August 28, 2019
Have you ever woken up in the middle of the night hearing a pitter patter of small feet running through the walls? Ok, so there is no rare species in… Continue
Boxelder bugs are a species of insect that are found outdoors most of the year. They usually only become problematic in the fall when they move inside of homes and other buildings to find a safe spot to overwinter. Boxelder bugs are commonly found throughout the eastern United States, eastern Canada and in the west to eastern Nevada.
Adult boxelder bugs are black in color and have distinctive red colored outlines along their thorax, wings and sides. They have piercing-sucking mouthparts. They have wings and can fly. Their wings are flat and lay across their backs. Adults can grow up to ½ of an inch in length.
Nymphs are solid red in color and look very similar to the adults except that they are smaller in size and lack wings.
The life cycle of the boxelder bug is fairly simple and straightforward. In the spring the female lays her oval, reddish-brown eggs inside of trees or on their leaves. After a few days immature nymphs will emerge from the eggs and over the warm summer months the red nymphs will molt several times until they become adults and are reproductively mature.
As their name suggests boxelder bugs can most often be found living, breeding and feeding on boxelder trees. Along with boxelder trees they can be found on ash, maple, apple, plum and other seed bearing trees. Boxelder bugs feed on the soft plant tissues of the tree like leaves, flowers, and young green twigs. Using their specialized mouthparts, they suck liquid from the tree. Generally the damage they inflict on a tree is quite minimal except in cases of very large infestations.
When the weather begins to cool in the fall adult boxelder bugs will flock to the sunny side of homes. This is when they may inadvertently come inside through cracks and crevices in exterior walls, gaps around windows and doors, and through vents. When they move into homes they like to go behind walls, under floors, and into crawl spaces to spend the winter in. In the spring they find their way back outside to feed and breed.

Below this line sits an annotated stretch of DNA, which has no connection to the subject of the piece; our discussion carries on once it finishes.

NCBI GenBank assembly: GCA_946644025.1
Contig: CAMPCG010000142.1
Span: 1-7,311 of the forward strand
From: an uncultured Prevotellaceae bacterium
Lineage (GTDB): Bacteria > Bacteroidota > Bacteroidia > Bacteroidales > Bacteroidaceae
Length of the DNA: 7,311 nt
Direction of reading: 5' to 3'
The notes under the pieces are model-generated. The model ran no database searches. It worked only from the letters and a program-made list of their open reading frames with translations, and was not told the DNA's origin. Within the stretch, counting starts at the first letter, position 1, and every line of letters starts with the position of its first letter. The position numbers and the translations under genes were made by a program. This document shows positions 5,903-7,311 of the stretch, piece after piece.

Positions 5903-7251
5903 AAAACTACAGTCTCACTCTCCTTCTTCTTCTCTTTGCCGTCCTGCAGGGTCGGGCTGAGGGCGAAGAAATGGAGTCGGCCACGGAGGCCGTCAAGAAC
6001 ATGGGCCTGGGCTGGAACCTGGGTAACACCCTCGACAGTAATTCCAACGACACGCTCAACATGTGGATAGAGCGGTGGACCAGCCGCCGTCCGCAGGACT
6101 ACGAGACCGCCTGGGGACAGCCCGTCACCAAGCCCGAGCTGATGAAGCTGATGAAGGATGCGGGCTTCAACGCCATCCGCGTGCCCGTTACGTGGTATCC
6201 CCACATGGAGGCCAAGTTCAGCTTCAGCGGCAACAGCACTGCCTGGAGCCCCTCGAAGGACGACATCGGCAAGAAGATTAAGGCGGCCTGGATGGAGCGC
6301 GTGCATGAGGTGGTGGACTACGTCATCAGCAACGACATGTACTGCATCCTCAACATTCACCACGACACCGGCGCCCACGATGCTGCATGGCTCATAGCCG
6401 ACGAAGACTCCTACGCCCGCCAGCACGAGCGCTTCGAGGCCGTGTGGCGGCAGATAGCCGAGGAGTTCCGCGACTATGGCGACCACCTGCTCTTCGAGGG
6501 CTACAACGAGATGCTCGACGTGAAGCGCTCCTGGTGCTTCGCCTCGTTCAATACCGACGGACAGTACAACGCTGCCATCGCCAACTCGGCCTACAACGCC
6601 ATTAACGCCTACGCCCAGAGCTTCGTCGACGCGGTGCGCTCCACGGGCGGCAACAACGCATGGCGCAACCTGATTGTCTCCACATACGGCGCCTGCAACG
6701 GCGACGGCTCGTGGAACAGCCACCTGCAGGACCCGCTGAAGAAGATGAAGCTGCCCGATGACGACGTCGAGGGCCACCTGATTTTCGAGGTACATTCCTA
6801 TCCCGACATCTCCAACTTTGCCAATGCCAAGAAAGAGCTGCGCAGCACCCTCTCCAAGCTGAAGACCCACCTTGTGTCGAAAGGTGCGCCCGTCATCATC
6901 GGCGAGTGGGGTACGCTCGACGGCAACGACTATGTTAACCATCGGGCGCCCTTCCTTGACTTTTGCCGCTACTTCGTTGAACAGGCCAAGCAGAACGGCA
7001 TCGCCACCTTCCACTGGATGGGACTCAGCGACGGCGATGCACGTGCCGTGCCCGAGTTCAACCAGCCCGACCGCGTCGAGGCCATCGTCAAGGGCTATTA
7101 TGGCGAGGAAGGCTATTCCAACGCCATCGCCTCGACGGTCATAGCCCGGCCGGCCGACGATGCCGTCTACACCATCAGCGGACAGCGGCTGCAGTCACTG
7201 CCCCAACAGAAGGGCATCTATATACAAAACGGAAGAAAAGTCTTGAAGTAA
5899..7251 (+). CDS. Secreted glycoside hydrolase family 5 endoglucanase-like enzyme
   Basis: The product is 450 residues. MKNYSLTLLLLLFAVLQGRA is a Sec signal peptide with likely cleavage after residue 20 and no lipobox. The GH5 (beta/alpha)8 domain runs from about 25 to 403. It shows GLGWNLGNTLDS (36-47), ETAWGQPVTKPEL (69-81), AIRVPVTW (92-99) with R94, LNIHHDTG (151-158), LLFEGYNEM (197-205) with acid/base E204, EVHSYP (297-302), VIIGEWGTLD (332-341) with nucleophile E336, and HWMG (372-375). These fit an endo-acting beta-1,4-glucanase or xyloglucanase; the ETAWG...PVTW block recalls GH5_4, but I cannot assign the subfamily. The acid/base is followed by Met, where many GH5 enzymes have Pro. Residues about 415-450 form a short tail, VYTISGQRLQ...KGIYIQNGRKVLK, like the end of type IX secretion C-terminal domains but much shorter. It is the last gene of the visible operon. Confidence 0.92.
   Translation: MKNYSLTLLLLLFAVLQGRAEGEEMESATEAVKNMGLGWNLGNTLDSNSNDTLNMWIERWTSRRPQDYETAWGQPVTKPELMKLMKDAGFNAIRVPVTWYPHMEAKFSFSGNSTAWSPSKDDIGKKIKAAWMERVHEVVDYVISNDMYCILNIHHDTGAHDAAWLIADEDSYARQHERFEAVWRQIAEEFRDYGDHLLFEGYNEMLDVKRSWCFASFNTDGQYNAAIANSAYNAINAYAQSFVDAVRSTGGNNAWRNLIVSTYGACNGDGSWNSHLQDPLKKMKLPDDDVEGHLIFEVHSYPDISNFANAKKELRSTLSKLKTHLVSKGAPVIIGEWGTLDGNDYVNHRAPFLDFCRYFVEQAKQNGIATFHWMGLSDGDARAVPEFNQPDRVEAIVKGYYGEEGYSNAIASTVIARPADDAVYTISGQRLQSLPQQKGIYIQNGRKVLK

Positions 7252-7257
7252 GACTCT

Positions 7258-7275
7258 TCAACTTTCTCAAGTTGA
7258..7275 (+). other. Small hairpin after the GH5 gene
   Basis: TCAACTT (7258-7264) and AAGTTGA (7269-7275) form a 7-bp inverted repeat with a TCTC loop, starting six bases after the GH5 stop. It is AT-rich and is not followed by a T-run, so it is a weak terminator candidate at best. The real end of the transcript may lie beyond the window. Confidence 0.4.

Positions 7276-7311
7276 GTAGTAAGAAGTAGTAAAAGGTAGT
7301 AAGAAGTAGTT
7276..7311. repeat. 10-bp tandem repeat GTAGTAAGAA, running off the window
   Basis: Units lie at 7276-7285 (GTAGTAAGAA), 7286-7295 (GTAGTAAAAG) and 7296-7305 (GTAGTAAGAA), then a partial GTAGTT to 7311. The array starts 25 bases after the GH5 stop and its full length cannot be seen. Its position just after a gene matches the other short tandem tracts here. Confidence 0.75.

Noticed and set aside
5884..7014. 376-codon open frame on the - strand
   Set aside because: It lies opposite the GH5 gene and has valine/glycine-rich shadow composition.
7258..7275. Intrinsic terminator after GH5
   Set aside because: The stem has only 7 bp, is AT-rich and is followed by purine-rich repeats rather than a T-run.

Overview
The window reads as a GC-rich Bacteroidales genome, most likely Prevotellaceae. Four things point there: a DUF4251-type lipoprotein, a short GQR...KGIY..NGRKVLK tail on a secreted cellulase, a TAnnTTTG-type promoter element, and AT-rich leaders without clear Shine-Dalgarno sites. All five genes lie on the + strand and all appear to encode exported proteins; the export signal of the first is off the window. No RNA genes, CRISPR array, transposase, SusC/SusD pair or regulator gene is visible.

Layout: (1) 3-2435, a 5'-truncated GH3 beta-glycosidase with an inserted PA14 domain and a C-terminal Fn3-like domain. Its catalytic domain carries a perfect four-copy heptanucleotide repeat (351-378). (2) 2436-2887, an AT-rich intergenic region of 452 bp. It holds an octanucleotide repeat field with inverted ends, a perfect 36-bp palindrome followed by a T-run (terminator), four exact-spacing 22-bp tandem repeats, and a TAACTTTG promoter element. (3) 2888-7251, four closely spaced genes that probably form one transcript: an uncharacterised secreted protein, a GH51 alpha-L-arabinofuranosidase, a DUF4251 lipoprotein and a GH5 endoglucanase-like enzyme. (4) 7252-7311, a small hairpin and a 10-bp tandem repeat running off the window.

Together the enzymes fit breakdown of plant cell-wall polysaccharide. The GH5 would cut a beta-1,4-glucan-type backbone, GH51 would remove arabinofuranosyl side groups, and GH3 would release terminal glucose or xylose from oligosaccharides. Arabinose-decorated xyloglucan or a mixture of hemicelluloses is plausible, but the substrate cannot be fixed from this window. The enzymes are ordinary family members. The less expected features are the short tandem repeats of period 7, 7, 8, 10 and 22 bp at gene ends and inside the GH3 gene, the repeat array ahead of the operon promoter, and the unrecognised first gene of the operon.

If the weather warms during the winter they may emerge and become a nuisance throughout your home. Often they fly to windows and stain upholstery and other fabric items in your home with their feces.
The prevention and control of boxelder bugs in your home can generally be accomplished by making some environmental changes and by having a professional pest control plan in place.
In order to stop boxelder bugs from invading your home you should make changes around your home that will help to prevent them from entering into it. All screens located in windows and doors are need to be completely intact and if they are not -replace them. Inspect your home's exterior walls and foundation and seal any cracks or crevices. Gaps found around windows or doors should be caulked and screens over vents should be checked to make sure that they are secure. Also spaces found around pipes or other utilities that enter into your home should be sealed.
In order to temporarily remove box-elder bugs that are currently roaming through your home you can use a vacuum to suck them off of your walls, floors, and upholstery.
If boxelder bugs have taken over your property the professionals at Rottler can help. Rottler technicians will apply treatments for box-elder bugs on exterior surfaces of buildings in August and September. This is just before the bugs start to migrate into buildings to overwinter in. Preventative chemical barriers involve applying a long-lasting residual liquid insecticide beneath the lowest piece of siding at the foundation, into structural junctures, on sun-lit walls and the adjacent overhang.
If boxelder bugs have already entered into your home than preventative action and treatment will have to wait. Instead the best way to control the boxelder bugs is by vacuuming them. Injecting insecticides into walls and other hard to access areas may kill the box-elder bugs but will attract other pests to feed on their bodies causing more problems than good.